Thing-to-do in Late Spring
Author: ilikeseeds Team Date Posted:28 October 2018
Thing-to-do in Late Spring
Time to plant
Spring is the perfect time to plant just about anything. The soil moisture is still high and plants can become established before the heatwave hits. To add organic matter and nitrogen to your veggie patch, consider a green maniue crop. Once it starts shooting, dig it back into the soil for a naturally prepared bed. For a complete list of what to plant based on where you live, check out and Season Map.
Make grass greener
Use a garden fork to spike all over the grass. This helps to aerate the soil and delivers more oxygen to the roots. Mind you, the real lawn enthusiast will hire a mechanical aerator that removes thin plugs of soil. In early spring, apply a weed killer to remove broadleaf weeds and those pesky bindii. Follow up a few weeks later with lawn fertiliser to keep the grass growing strong and prevent new weeds.
If you have some bare patches or want to start a whole new lawn from scratch, now is the time to prepare the lawn to grow grass from seeds. When the soil warms up, you’ll be able to establish your grass before the heat of summer hits.
Trim and tidy
Prune trees and shrubs to remove any withered winter leaves. Trim your hedges to encourage new growth. If you haven’t done it already, summer flowering shrubs like hibiscus and hydrangea should be trimmed now so all their energy goes into producing beautiful blooms. Leave it any later and you risk cutting off the buds.
Before the growing season gets into full swing, just about everything will appreciate a good dose of frtiliser. Blood and bone and dynamic lifter are perfect for Australian natives. Just throw a handful over every four square metres. Dig compost and manure through the veggie patch and soluble fertilisers to any veggies that you already have planted. Potted plants will love liquid fertiliser for a quick boost and a dose of slow release fertiliser to keep them going. Use specialist fertilisers for roses, citrus and orchids as they contain the particular nutrients these plants need.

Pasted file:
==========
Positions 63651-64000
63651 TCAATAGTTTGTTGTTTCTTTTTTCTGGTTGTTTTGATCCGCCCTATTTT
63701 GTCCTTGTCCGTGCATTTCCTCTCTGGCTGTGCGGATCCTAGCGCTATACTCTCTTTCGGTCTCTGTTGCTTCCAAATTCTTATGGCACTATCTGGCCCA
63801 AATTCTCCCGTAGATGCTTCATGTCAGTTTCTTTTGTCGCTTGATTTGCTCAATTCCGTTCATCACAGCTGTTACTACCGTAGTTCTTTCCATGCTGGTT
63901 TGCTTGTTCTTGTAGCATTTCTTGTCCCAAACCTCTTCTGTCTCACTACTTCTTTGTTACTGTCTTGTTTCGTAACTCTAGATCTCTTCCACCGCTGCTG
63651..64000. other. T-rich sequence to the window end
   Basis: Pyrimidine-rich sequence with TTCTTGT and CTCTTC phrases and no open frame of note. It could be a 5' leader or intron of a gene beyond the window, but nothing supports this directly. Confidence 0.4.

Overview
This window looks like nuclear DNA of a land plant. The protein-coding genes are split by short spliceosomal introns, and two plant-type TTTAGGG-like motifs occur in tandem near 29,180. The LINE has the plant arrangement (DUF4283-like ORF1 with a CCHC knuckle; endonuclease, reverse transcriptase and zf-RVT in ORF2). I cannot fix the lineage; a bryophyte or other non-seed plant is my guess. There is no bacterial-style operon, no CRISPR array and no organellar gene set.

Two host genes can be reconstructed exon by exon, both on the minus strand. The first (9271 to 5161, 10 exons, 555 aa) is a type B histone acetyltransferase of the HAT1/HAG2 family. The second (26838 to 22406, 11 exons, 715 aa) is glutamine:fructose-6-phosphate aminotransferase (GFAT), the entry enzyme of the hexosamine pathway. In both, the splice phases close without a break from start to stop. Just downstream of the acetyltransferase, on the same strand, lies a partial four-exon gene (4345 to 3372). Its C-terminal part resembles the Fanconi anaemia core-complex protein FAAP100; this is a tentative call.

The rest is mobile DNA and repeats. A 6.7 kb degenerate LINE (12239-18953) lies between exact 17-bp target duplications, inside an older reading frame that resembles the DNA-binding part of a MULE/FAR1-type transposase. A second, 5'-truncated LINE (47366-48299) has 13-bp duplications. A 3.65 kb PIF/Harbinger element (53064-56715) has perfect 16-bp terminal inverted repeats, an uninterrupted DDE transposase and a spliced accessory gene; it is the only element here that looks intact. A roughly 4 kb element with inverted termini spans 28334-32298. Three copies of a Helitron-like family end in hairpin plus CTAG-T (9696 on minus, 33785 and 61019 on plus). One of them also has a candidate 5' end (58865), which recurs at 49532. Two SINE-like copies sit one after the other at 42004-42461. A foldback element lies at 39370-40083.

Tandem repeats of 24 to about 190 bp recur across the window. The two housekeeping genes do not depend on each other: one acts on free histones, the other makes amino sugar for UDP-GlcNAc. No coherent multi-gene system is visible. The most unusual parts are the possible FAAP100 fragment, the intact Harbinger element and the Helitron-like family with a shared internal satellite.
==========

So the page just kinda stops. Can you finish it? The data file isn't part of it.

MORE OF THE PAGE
Watch out for pests
As the weather warms up aphids become active in the veggie patch or on the new growth of roses. Psyllids can also appear on the new growth of Lilly Pillies and need to be controlled to prevent them spreading. Use a garden insecterside to keep them in check.
If you undertake the major task of laying new turf, add some Dynamic Lifter Turf Starter to the soil. Its combination of organic pellets and water holding crystals will ensure the grass gets the best start.
Pots and pots of colour
The most practical way to add pizzazz to the summer garden is by filling pots with colourful flowers or foliage. Petunias and calibrachoas (which look like miniature petunias) are long-lasting summer favourites that produce waves of flowers for months. Plant them now and they’ll be looking good by the end of spring. Trimming dead flowers and feeding regularly with Yates Uplift will keep new growth and flowers coming on. Sow seeds of sunflowers, nasturtiums and salvia.
There are plenty of modern leafy plants that are available in a variety of contrasting colours. Examples are the native dianellas that have been bred for their shades of blue and purple, and the New Zealand flax that come in red, pink and sometimes even with contrasting stripes.
September is a fantastic time to be alive for us gardeners! The chill is almost gone from the mornings, and the afternoons are getting longer. Blossoms are bursting and you can smell spring in the air wherever you go. If you have been hibernating through winter now is the time to get out and into it. Read on for some fabulous September gardening advice for your area.
Improve Your Soil
Prepare your Yummy Yard for spring planting by improving your soil. Lightly dig over the soil popping in plenty of organic matter including top-notch compost and well rotted manure. Don’t forget to mulch the beds with a straw mulch. This bed will be awesome come planting time… and you will have the greatest Yummy Yard in the street!
Try some colour
Why not try some lovely colour in your patch as well like nasturtium, snapdragons, phlox, petunias, marigolds (French) and celosia. They are great at attracting pollinators and beneficial insects to your patch, and they look fantastic as well. Now is the time to plant some sunflower seeds. Find a sunny spot where you would like to see some happy sunflowers later in the year and plant the seeds to double the depth of the seed. Cover lightly with dirt and wait… they’ll be popping their heads up in no time!
Citrus Gall Wasp
Check your citrus trees for gall wasp and remove affected sections by pruning well below the gall. Don’t compost this or put it in the green waste bin. It’s a good idea to cut through the gall to expose the larvae to air – which they hate – before putting it in a bag and popping in the rubbish bin. Or you could soak the galls in water for a week or two – or burn them (if your local Council permits).